Healthy Is Cool For Back To School
By practicing safe, healthy behaviors, you are setting your child up for success in the classroom. Starting school is not only stressful for you as the parents, but it can also be an anxious time for children. Utilizing healthy habits and behaviors will keep them feeling their best despite the stress of school.
To settle those back to school jitters and keep your child happy and healthy all school year long, we have provided helpful tips for some of the most common concerns parents have.
Backpack Safety: While this is one you may have heard before, it bears repeating. Backpack safety is a major concern as upwards of 14,000 children are treated annually for backpack related injuries.
Tips: Always use both shoulder straps to evenly distribute the weight of the backpack. Make sure the heaviest items are placed closest to the body; however, don’t overload the backpack. At maximum, the backpack should only weigh 10 to 15 percent of the child’s body weight (e.g., for a 100 lb. child that is 10 to 15 pounds). Listen to your child; if they are complaining about back pain, they should see a physician.
Healthy Hygiene Habits: Between sitting on the school bus and playing at recess, kids can get very dirty while they’re at school. Of course, it is impossible to prevent this completely, but there are a few essentials to follow to prevent them from spreading germs and/or getting sick.
Tips: Each of us, including children, should wash their hands for at least 20 seconds with warm soap and water. Have them hum a song like Twinkle Twinkle to ensure they are actually washing for the proper amount of time. The key times to make sure they are washing their hands; after going to the bathroom and before eating. Try putting hand sanitizer wipes in their lunchboxes as an easy option before eating.
Getting Enough Sleep: Insufficient sleep has quite the impact on children. Not unlike adults, it can cause irritability, difficulty focusing and stress. Especially when in school, it is important for children to have enough sleep. Research has even shown a link between sleep and grades.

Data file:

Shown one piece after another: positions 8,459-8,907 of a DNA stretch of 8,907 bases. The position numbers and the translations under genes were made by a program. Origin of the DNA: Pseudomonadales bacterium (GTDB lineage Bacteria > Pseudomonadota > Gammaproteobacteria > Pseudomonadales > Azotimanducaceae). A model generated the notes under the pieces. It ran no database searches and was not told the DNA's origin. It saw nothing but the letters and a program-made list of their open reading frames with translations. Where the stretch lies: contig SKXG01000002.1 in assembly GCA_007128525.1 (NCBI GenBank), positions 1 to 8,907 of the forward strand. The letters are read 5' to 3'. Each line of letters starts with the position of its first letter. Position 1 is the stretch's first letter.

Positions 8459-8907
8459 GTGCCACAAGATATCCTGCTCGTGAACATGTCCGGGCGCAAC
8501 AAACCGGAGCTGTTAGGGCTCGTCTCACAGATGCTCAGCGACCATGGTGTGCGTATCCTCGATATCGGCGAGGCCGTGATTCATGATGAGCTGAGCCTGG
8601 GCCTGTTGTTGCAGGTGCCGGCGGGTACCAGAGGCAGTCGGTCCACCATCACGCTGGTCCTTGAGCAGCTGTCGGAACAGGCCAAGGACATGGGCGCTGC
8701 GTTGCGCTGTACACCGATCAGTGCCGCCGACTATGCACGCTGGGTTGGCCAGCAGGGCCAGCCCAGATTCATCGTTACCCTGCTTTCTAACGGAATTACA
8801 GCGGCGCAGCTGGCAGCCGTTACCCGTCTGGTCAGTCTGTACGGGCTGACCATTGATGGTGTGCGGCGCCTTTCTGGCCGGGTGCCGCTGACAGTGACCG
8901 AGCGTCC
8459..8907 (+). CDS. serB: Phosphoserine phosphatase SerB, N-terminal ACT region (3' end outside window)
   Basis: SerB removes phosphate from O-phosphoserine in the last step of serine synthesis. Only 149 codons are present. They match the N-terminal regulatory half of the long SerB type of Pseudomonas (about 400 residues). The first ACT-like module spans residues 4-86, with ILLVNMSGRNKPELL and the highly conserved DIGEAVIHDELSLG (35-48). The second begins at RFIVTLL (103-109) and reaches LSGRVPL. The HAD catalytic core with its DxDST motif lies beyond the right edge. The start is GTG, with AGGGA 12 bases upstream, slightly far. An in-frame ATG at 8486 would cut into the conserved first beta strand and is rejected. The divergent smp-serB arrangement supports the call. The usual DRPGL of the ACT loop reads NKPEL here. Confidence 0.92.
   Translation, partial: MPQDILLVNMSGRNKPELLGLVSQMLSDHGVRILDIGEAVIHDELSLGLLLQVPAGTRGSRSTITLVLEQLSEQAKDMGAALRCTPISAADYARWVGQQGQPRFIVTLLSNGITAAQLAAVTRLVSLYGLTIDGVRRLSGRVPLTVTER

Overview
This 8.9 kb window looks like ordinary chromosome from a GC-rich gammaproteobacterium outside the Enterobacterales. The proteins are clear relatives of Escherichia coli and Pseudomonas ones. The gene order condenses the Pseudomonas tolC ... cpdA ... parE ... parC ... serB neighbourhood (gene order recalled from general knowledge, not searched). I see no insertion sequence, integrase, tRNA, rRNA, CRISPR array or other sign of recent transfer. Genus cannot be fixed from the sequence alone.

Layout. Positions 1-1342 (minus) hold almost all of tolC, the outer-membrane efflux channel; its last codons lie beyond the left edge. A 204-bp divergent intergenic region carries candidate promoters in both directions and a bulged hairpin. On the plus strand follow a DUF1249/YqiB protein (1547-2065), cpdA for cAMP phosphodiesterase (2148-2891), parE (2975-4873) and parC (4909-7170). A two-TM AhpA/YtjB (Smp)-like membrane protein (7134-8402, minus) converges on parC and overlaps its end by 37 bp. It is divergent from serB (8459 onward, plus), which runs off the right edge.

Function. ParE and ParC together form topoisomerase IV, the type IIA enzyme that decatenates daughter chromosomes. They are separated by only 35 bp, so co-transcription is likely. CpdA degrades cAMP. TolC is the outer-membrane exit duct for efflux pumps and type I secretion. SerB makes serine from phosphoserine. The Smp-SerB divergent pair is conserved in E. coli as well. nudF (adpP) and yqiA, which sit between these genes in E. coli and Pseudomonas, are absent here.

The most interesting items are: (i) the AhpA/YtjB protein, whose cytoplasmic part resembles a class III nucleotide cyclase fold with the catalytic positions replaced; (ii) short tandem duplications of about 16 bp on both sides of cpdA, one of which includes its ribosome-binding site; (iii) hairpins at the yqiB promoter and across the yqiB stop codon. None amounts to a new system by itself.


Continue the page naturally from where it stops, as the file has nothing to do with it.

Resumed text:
Tips: The most important thing you can do is to find out the recommended hours of sleep your child needs. For children ages 3-5, 9 to 12 hours; for children ages 6-13, 8 to 11 hours; and for children 14-17, 8 to 10 hours. Once you know the number of hours your child needs, set strict bedtimes and be consistent. The same goes for morning routines, make sure you have them wake up at consistent times so you can figure out the ideal routine for your child.
Healthy Snacks and Lunches: Packing lunches and snacks for school can be challenging, especially if your child is a picky eater. To avoid sugar crashes and teach healthful habits, make sure you incorporate healthy fresh options instead of prepackaged meals (e.g., Lunchables).
Tips: While you don’t want to overlook the importance of breakfast, planning for a meal while your child is away from home deserves extra attention. Stick to the guidelines set by the U.S. Department of Health and Human Services; 30 percent healthy grains, 40 percent vegetables, 10 percent fruit and 20 percent protein. Utilize fresh produce for snacks and have some fun by also including yummy, healthy dips.
School Bus Safety: It may surprise you to learn that riding the bus is 13 times safer than riding in the family vehicle and 10 times safer than walking. That's because school buses are designed for safety, with flashing lights, large mirrors, high seat backs and bright yellow colors. While the school bus is one of the safest forms of transportation for your child to and from school, it is important that they practice safe behaviors while onboard.
Tips: Don’t ever let your child wait for the school bus alone. Always make sure there are other kids or parents present. While on the bus, make sure your child stays seated and doesn’t put head, arms or hands out the window. Your child should not stand up before the school bus has stopped completely. Encourage your child to use the handrail while boarding and exiting the bus.
This school year can be the best one yet for both you and your child. Healthy habits while at school and at home encourage your child to feel their best and do their best. If you are concerned about your child’s health, no matter how big or small, make sure you talk to your physician. Preventative appointments, like sports physicals and check-ups, are important as well as to stay proactive about your child’s health needs as they continue to grow and their needs change.